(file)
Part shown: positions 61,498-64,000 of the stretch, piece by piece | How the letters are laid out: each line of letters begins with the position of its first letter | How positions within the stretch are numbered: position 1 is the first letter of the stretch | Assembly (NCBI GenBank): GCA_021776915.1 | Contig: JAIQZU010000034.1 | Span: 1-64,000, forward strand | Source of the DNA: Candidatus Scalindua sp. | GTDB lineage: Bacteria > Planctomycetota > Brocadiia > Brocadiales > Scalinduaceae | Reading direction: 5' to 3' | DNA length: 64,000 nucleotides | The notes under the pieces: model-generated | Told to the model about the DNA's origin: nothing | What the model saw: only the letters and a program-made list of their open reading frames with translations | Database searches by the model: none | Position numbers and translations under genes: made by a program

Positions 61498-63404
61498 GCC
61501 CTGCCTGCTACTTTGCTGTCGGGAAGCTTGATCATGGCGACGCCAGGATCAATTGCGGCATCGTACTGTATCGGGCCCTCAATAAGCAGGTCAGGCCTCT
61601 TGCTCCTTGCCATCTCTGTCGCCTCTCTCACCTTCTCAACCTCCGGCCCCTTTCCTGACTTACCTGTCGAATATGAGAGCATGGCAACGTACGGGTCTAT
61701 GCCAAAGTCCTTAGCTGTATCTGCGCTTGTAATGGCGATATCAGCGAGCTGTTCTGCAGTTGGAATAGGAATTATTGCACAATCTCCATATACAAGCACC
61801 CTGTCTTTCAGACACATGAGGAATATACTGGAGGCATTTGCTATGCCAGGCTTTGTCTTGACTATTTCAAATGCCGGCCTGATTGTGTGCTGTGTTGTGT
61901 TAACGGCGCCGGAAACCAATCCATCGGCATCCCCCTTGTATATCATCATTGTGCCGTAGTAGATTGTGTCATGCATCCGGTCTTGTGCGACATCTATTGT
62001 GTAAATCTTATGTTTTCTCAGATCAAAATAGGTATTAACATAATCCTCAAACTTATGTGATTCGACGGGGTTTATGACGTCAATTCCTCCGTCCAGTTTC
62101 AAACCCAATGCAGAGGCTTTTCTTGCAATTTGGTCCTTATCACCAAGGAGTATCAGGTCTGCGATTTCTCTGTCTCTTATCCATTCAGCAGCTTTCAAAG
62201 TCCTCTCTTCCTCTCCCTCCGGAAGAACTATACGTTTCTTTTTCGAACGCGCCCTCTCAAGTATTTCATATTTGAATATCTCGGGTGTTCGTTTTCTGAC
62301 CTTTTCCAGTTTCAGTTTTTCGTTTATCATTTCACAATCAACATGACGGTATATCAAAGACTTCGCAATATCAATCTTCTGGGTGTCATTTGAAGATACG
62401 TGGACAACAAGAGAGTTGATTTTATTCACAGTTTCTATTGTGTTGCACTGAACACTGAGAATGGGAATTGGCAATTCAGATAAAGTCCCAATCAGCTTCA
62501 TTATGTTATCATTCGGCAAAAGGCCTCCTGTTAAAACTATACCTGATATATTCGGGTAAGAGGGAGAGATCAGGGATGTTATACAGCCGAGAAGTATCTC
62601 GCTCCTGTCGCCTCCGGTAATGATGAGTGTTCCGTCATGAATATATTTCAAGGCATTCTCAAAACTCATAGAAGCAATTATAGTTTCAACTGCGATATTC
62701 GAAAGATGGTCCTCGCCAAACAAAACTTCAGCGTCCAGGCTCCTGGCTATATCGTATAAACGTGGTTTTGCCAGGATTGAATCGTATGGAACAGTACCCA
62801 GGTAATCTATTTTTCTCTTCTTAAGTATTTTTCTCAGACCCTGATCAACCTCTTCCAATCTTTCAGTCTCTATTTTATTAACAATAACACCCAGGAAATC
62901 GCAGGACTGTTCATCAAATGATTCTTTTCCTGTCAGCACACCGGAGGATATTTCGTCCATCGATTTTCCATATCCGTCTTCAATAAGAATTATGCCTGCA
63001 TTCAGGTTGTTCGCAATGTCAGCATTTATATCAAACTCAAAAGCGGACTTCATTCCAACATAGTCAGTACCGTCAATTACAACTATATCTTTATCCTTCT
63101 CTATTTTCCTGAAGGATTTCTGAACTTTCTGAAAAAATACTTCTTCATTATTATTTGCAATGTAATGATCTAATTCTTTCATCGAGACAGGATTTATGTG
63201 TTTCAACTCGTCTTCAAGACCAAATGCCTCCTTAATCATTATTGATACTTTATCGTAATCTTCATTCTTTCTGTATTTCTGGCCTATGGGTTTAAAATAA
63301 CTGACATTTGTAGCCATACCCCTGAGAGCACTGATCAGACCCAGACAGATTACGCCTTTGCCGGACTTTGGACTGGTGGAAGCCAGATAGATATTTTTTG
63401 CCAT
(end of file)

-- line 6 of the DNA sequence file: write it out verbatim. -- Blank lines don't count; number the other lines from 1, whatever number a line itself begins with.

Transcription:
61701 GCCAAAGTCCTTAGCTGTATCTGCGCTTGTAATGGCGATATCAGCGAGCTGTTCTGCAGTTGGAATAGGAATTATTGCACAATCTCCATATACAAGCACC